While often an exercise in preaching to the choir, the book is also a fiery sermon that weighs the nation and finds it...

AMERICA

THE FAREWELL TOUR

With a trademark blend of heavy-handed polemic and sharply observed detail, Hedges (Wages of Rebellion: The Moral Imperative of Revolt, 2015, etc.) writes a requiem for the American dream.

“This moment in history marks the end of a long, sad tale of greed and murder by the white races,” writes the author. “It is inevitable that for the final show we vomited up a figure like Trump.” There’s not much room for evenhanded debate in the face of such language, but that’s beside the point: Hedges is ticked off, as ever, and here he is in full-tilt righteous indignation, making it clear that it’s not just Christians who are awaiting the apocalypse. Hedges limns an America whose economy is presupposed on mindless consumption and permanent war, in which the rich are now busily honoring Karl Marx’s prediction that in the end times, “the capitalist system would begin to consume the structures that sustained it”—health care, education, infrastructure, and so forth. That much seems inarguable. Hedges doubles down on the apocalyptic prophecy as his argument builds: “Droughts, floods, famines, and disease will eventually see the collapse of social cohesion,” he writes, “including U.S. coastal areas.” Nobody said that climate change and its effects would be pretty, but the author lays it on thickly as he delivers a comprehensive, onrushing litany of the horrors that await us. Where he uses hard data—as when he calculates that despite at annual expenditure of $76 billion in the war on drugs, overdose deaths have increased by 400 percent since 1999—Hedges is nearly unassailable. Where he relies on mere rhetoric, as in a rather strange disquisition on sex work, sadism, and capitalism, he’s less satisfying. His breadth of reference, however, is refreshing, drawing on the likes of Plato, Émile Durkheim, and Eric Voegelin—and lots of Marx—for reinforcement.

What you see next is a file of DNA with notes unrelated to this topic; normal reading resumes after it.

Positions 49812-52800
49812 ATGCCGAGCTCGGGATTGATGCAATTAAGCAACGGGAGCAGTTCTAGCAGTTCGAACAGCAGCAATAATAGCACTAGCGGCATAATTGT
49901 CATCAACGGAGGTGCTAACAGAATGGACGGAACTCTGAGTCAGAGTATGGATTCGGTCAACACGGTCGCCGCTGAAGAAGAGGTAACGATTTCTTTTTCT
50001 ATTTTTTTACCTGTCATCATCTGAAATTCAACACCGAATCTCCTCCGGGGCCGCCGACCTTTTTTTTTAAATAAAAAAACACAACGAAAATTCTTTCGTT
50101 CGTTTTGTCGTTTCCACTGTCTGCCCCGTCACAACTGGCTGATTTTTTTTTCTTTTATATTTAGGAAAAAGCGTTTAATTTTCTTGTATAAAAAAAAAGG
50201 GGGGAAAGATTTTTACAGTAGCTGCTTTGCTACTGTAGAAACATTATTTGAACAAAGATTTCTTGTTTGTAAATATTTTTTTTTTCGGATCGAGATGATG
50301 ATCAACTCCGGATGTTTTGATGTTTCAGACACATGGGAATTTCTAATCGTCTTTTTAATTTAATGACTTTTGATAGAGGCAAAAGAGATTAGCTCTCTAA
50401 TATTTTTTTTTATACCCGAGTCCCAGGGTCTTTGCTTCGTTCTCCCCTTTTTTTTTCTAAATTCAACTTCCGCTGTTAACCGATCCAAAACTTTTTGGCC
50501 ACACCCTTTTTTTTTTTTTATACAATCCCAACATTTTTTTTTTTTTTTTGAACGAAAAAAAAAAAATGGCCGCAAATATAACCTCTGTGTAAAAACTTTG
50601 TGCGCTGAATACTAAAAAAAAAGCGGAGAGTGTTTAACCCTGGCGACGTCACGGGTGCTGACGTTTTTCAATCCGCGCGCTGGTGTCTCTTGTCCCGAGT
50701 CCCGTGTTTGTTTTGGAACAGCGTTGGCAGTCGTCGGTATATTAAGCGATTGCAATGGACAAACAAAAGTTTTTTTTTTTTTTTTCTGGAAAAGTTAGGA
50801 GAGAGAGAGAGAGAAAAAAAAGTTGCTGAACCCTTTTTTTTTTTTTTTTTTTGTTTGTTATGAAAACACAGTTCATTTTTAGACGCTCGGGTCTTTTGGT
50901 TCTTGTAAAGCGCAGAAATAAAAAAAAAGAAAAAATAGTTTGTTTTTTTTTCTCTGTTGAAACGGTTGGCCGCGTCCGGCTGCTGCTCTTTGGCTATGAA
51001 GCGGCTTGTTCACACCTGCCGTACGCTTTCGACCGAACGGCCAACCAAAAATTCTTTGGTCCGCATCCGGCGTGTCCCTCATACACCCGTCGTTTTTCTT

While often an exercise in preaching to the choir, the book is also a fiery sermon that weighs the nation and finds it wanting.

Pub Date: Aug. 21, 2018

ISBN: 978-1-5011-5267-2

Page Count: 400

Publisher: Simon & Schuster

Review Posted Online: May 23, 2018

Kirkus Reviews Issue: June 15, 2018

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The author's youthfulness helps to assure the inevitable comparison with the Anne Frank diary although over and above the...

NIGHT

Elie Wiesel spent his early years in a small Transylvanian town as one of four children. 

He was the only one of the family to survive what Francois Maurois, in his introduction, calls the "human holocaust" of the persecution of the Jews, which began with the restrictions, the singularization of the yellow star, the enclosure within the ghetto, and went on to the mass deportations to the ovens of Auschwitz and Buchenwald. There are unforgettable and horrifying scenes here in this spare and sombre memoir of this experience of the hanging of a child, of his first farewell with his father who leaves him an inheritance of a knife and a spoon, and of his last goodbye at Buchenwald his father's corpse is already cold let alone the long months of survival under unconscionable conditions.